However, gleaning the pertinent information from Diesseroth’s irradiance calculator can itself be challenging. I almost find that it provides too much information. In fact, you can see from my blog post the only information I actually take from it is the depth at which the irradiance remains above the activation threshold for the opsin I’m using.
The standard irradiance threshold I use is 1 mW/mm^2 for two reasons:
- It is the published EC50 for my opsin of choice ChR2H134R1
- I have tested the response using electrophysiology and found good consistent activation of ChR2-expressing neurones using 1mW/mm^2
Using the calculator
For the purposes of my depth calculator, there are 4 values for you to input:
For light power, my recommendation is to use 10 mW, or as high as your system goes if it can’t reach 10 mW. For the fibre core and NA, I recommend using 200 µm and 0.22 NA, respectively (I use these from Thorlabs; check out my blog post for further info). Finally, the threshold irradiance you expect from the opsin you have used. For the fibre details and irradiance, I have put in recommended preset values, but you can of course change them to suit your specific experimental setup.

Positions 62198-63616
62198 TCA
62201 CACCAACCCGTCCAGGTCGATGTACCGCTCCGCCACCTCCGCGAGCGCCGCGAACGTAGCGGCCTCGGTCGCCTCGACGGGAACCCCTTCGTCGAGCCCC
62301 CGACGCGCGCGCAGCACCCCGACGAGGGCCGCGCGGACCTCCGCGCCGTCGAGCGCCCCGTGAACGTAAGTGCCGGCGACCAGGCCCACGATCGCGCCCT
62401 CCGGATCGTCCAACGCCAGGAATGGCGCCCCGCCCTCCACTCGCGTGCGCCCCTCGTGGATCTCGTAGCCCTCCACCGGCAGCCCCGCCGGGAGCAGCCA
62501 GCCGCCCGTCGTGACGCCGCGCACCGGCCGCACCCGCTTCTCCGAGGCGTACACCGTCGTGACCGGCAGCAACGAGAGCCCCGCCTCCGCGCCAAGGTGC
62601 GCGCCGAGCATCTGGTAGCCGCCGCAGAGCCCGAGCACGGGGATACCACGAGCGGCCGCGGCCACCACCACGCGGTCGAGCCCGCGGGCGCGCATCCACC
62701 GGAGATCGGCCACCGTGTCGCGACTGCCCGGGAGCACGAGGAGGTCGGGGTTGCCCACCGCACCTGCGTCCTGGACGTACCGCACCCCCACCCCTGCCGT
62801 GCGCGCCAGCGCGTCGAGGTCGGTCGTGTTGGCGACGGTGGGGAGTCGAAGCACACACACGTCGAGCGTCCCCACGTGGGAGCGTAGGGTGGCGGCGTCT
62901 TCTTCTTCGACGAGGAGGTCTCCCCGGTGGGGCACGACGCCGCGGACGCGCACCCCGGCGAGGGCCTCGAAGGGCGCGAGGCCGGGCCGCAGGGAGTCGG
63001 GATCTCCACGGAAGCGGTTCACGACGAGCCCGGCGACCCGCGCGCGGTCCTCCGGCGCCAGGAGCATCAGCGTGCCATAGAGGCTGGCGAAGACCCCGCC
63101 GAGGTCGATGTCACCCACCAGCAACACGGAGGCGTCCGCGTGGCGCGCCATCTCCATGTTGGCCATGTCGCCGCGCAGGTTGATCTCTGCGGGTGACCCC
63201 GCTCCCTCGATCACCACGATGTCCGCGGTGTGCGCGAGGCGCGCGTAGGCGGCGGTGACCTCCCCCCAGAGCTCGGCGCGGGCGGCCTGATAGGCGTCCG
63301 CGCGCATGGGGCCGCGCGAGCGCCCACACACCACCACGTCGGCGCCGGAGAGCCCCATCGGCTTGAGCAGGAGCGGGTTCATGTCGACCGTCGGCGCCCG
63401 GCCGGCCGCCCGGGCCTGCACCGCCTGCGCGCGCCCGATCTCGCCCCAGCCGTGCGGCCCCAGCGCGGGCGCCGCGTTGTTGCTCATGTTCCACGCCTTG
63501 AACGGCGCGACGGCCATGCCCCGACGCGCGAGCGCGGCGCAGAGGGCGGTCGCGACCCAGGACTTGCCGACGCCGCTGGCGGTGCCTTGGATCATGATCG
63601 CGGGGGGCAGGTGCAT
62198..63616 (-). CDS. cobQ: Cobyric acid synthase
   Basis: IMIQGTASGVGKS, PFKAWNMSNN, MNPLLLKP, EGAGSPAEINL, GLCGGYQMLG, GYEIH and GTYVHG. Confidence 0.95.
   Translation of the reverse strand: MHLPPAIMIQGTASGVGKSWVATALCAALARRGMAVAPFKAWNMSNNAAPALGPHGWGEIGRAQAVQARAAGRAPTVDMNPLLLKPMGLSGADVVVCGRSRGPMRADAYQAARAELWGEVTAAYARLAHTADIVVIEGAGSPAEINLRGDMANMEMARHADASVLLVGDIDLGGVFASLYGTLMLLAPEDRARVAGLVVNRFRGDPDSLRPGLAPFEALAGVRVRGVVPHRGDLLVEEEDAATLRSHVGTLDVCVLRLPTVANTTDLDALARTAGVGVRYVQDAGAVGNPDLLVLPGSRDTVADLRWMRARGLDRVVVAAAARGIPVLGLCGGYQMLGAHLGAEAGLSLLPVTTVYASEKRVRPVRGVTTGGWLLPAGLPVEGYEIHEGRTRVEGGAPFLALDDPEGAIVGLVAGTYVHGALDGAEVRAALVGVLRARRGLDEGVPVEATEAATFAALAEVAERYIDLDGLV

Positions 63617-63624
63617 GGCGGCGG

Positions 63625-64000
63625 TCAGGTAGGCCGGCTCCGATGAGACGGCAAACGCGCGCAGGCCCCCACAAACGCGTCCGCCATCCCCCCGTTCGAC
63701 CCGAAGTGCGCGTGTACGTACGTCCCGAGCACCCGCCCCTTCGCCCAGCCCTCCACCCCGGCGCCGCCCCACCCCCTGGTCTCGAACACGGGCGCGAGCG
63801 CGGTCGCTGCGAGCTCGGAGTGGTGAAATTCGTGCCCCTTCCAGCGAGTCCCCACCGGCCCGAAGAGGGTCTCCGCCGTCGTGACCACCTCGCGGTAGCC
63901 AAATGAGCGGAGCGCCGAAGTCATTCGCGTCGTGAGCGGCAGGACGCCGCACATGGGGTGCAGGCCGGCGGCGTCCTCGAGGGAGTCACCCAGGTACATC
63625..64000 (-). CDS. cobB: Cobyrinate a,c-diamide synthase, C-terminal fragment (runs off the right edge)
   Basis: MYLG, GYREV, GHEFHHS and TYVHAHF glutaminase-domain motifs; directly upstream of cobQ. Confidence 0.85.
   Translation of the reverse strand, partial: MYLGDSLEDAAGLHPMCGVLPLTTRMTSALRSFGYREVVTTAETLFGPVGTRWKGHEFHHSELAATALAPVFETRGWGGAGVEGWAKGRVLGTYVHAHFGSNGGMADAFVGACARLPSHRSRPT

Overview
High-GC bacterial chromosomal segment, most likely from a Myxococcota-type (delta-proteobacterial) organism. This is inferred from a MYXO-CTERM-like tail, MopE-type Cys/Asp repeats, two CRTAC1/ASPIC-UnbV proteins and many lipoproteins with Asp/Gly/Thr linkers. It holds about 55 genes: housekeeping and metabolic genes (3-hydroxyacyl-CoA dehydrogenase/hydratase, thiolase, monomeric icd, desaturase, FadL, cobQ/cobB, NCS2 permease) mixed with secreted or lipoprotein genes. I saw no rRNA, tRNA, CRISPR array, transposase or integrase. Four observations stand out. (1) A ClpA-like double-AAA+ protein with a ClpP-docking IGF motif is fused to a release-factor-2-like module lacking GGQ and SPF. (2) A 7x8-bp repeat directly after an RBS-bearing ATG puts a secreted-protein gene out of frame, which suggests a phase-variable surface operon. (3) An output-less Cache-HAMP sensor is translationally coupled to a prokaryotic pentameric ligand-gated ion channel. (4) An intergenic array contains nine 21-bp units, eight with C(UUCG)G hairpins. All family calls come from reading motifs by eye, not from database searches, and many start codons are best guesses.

Once you have input your values, simply press “Calculate”, and the predicted stimulation depth of opsin activation will be calculated. A typical value to aim for is about 1.0-1.5 mm, as this gives plenty of leeway for experimental variability.
I hope people find my depth calculator to be useful and easy to use. I have also developed a tool to do the opposite calculation, ie. to predict the required light power needed based on your experimental needs.
1. Lin et al., Biophysical J 96, 1803-1814 (2009) Characterization of engineered channelrhodopsin variants with improved properties and kinetics.